While dealing with quantum finite automata (QFA), I repeatedly come across the statement that measure-many QFA (MM-1QFA, KW97) are strictly more powerful than measure-once QFA (MO-1QFA, MC97). More details are sufficiently summarized in this Wikipedia article if requested.

So far, I found a proof in L19 (p.5, prop.1) which shows that, for any MO-1QFA and any input string w, there is an MM-1QFA accepting w with the same probability (only bounded error considered here). Therefore, $\mathcal{L}$(MO-1QFA) = $\mathcal{L}$(MM-1QFA). However, I have not been able to find a proof showing that $\mathcal{L}$(MM-1QFA) > $\mathcal{L}$(MO-1QFA) indeed.

There are informal arguments by Brodsky and Pippenger BP18 (p.9, start of sec.4), just saying that this is because MM-1QFA are allowed to terminate before reading the entire input string (due to their measurements after every transition). Furthermore, Ambainis and Freivalds AF98 (end of p.3) say that "any finite language can be recognized by MM-1QFA, but no finite non-empty language can be recognized by MO-1QFA".

Though these claims seemed reasonable to me at first, I have failed to construct an example (let alone an idea for a general proof) that would make them clear to me. One issue is that I do not see, how a MM-1QFA would know "when to stop".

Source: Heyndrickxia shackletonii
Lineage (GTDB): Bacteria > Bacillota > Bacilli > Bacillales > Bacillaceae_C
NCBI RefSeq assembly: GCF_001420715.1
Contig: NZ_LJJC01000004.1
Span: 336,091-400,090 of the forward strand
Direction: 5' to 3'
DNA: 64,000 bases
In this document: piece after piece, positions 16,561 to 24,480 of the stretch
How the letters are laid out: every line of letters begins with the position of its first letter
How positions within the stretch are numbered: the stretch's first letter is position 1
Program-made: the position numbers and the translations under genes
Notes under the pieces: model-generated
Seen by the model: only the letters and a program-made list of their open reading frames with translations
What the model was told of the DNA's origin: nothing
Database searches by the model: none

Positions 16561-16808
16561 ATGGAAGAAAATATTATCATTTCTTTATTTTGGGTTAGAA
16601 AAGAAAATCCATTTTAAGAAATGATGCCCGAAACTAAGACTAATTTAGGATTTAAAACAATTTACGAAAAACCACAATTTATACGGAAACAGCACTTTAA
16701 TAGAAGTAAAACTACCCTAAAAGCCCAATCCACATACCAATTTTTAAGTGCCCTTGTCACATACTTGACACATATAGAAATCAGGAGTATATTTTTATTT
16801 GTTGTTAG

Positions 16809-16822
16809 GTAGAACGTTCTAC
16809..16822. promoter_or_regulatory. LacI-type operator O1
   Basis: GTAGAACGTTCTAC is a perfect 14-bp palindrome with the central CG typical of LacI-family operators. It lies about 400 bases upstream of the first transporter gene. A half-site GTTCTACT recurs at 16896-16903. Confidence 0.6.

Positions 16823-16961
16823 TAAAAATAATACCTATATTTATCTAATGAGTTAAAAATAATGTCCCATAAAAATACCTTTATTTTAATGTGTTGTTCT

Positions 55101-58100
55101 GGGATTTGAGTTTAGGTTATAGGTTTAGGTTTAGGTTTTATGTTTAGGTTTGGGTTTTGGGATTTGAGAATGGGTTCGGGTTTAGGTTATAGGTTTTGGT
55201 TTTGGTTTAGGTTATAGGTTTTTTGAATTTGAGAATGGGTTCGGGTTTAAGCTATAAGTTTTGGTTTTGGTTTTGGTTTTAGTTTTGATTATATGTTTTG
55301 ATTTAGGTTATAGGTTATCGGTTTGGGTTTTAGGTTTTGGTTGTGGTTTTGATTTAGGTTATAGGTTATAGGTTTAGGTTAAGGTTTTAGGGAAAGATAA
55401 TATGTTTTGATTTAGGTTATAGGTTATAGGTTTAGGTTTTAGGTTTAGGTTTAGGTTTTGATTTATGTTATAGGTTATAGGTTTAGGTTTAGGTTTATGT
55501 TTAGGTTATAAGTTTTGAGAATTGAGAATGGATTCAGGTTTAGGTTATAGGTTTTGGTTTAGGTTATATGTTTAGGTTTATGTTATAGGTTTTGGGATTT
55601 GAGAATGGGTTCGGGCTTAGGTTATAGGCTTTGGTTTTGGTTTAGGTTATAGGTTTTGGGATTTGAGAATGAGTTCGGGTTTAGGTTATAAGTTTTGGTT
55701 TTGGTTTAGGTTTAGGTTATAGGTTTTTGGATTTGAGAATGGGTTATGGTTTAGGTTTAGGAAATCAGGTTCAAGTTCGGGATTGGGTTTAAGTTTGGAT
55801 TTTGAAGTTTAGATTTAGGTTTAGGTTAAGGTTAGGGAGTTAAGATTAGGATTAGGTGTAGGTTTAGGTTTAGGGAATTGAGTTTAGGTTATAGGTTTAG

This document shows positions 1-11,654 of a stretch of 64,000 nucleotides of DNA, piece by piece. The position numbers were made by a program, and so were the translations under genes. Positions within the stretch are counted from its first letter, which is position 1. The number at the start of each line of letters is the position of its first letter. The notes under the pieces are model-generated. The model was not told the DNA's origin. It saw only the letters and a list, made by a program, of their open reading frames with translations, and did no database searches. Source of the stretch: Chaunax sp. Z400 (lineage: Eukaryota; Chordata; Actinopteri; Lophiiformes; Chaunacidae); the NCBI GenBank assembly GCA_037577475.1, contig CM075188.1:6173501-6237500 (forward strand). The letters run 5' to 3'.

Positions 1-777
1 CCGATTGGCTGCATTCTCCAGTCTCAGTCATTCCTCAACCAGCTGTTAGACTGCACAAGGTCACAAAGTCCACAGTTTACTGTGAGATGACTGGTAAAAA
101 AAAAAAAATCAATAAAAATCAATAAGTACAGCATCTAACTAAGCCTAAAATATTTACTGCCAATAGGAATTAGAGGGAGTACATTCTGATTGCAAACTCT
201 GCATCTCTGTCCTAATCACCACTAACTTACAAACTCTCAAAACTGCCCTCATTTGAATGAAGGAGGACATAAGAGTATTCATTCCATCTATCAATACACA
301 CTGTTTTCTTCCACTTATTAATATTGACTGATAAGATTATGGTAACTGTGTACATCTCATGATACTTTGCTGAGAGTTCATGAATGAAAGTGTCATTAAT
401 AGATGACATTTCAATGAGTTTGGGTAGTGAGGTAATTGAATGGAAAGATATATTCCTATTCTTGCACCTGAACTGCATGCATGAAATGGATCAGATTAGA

Based on all this, I would be glad if someone could help me to see why MM-1QFA are actually strictly more powerful than MO-1QFA.

  • $\begingroup$ Error? MO can throw false positives/negatives. MM uses additional queries to statistically certify the final result. That outcome can be wrong too, but its chance of failure is compounded toward zero with every measurement. $\endgroup$ – Lem n Mar 21 '20 at 21:38
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    $\begingroup$ @Lem n, thanks for your comment. Intuitively this seems plausible. On the other hand, when regarding general 1QFA (where the transitions are not restricted to unitary operators but may be more general trace-preserving quantum operations), it was shown by Li12 that multiple measurements do not increase the recognition power. So, why is this the case for the non-general version? $\endgroup$ – catalyst Mar 22 '20 at 8:58

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